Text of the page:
Start the Countdown to the end of political welfare in Ontario

Ford should seize the moment and end political welfare now. Photo Credit: Twitter/Doug Ford. 


Ontario’s political welfare system will finally be relegated to the ash heap of history a year from now.

But that’s not nearly soon enough.

Political parties in Ontario have gotten millions of taxpayer dollars four times a year with no strings attached for the past seven years. Political parties receive a specific dollar amount based on the number of votes they received in the most recent election. 

About $91.5 million has gone from taxpayers’ wallets into the coffers of political parties since the program was created in 2016. 

That includes $34.7 million for the Progressive Conservatives, $30.6 million for the NDP, $21.9 million for the Liberals and $4.3 million for the Greens. 

All of that cash transferred from taxpayers to political parties can be spent on anything they want, from lawn signs and attack ads.  

How did taxpayers wind up on the hook for such a wasteful program?

Ontario’s political welfare regime was originally the brainchild of former premier Kathleen Wynne. 

When Wynne passed legislation in 2016 limiting the ability of third party actors like corporations and unions to donate to political parties, she claimed taxpayer payments were needed to help political parties deal with donation losses. 

She was wrong: political parties have never missed a money-raising beat.

But that’s how Ontario taxpayers originally ended up on the hook for political party welfare payments. 

When Premier Doug Ford successfully ran against Wynne in 2018, he ran on a platform that included a pledge to end welfare payments to political parties. 

Ford declared that he did not “believe the government should be taking money from hard-working taxpayers and giving it to political parties.”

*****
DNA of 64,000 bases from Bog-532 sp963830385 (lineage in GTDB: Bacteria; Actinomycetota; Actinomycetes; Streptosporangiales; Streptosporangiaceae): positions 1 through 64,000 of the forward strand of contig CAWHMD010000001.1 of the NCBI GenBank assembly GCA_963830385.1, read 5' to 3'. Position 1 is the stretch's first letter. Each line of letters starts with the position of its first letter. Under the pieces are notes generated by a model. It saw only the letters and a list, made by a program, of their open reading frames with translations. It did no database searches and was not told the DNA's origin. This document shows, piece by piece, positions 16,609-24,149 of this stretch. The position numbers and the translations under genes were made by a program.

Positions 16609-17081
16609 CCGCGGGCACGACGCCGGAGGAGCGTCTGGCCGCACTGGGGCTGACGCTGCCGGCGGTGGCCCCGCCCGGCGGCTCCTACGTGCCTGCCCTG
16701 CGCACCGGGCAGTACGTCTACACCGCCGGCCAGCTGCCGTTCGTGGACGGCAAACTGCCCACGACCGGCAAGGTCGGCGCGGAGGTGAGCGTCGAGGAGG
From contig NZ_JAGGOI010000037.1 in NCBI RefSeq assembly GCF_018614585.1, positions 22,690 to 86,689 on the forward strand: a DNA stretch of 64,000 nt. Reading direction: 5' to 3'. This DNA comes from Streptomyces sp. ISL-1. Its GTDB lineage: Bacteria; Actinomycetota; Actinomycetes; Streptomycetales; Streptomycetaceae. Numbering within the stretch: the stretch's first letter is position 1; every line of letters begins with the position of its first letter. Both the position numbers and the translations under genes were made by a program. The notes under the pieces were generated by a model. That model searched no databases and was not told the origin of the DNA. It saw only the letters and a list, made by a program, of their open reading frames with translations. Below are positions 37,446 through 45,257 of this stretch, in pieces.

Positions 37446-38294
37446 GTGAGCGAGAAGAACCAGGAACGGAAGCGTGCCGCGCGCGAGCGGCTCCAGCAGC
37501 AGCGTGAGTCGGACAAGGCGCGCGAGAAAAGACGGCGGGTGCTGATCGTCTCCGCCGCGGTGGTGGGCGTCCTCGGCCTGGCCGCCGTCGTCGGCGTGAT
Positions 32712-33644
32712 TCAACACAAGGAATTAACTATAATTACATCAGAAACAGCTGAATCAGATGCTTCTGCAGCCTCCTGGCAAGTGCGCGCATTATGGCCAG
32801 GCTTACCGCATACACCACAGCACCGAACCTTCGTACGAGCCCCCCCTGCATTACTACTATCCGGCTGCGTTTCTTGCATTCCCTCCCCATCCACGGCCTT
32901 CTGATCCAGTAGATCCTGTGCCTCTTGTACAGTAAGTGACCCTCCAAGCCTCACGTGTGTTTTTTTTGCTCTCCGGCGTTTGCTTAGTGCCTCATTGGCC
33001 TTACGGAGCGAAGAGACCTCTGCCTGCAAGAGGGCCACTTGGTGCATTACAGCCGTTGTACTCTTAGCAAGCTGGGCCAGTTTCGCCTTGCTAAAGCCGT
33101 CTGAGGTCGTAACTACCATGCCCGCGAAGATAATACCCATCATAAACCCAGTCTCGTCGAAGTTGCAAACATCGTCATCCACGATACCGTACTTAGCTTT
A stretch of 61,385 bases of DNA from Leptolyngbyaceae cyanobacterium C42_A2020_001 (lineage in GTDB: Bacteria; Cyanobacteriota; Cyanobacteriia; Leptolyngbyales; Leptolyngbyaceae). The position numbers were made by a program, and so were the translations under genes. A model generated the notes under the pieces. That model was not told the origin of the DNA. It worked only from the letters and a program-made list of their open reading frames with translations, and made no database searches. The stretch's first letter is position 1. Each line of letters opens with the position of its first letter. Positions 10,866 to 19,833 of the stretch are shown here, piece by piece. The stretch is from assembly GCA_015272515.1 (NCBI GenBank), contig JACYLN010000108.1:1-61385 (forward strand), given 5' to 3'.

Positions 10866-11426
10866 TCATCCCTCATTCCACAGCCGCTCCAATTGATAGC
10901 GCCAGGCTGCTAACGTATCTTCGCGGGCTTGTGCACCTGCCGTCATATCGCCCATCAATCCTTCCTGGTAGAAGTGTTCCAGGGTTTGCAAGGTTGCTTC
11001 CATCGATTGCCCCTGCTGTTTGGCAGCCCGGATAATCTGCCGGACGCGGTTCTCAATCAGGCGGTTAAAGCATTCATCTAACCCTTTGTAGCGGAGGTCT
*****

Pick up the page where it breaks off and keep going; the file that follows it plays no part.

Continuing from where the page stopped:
The feds banned corporate and union donations decades ago and their political welfare system was phased out in 2015. Parties at the federal level rely entirely on small-dollar donations. 

Ford argued what was good for the goose is good for the gander. 

But his tune changed when Ford entered the premier’s office.

At first, Ford announced the political welfare regime would be gradually phased out over a number of years instead of being axed immediately. 

Then, when the pandemic came around, Ford used the economic upheaval as an excuse to maintain taxpayer payments to political parties. 

During Ford’s first two years in office, he decreased political welfare payments by 13 per cent. 

But in 2020 he increased political party subsidies to the highest level they’d been in the province’s history. And he decided the government would take another four years to phase out the program. 

Ford’s attorney general claimed the extension of the life of the program was needed to help parties adjust to a more difficult fundraising environment during the pandemic. 

But a little digging shows that was all hogwash: Ontario’s political parties raised $16 million in 2021, a record for a non-election year. 

The idea that the Ford government is using the pandemic as an excuse to keep political welfare payments rolling until the end of next year is shameful.

Still, in the spirit of the holiday season, taxpayers heading into 2024 can look on the bright side: this will be the final year political welfare payments go out in the province of Ontario.

While that is good news, taxpayers must stay vigilant. Today, taxpayers can see the light at the end of the political welfare tunnel. But Ford needs to be watched like a hawk.

Ford broke his promise to decrease and phase out political welfare once, extending the life of the program by several years. He can’t get away with doing it again.

To help make up for past mistakes and reassure taxpayers he’s on their side, Ford should seize the moment and end political welfare now, not in another year. 

Doing so would save taxpayers over $10 million. And it would show taxpayers that Ford is still willing to do the right thing and stand up for the little guy.

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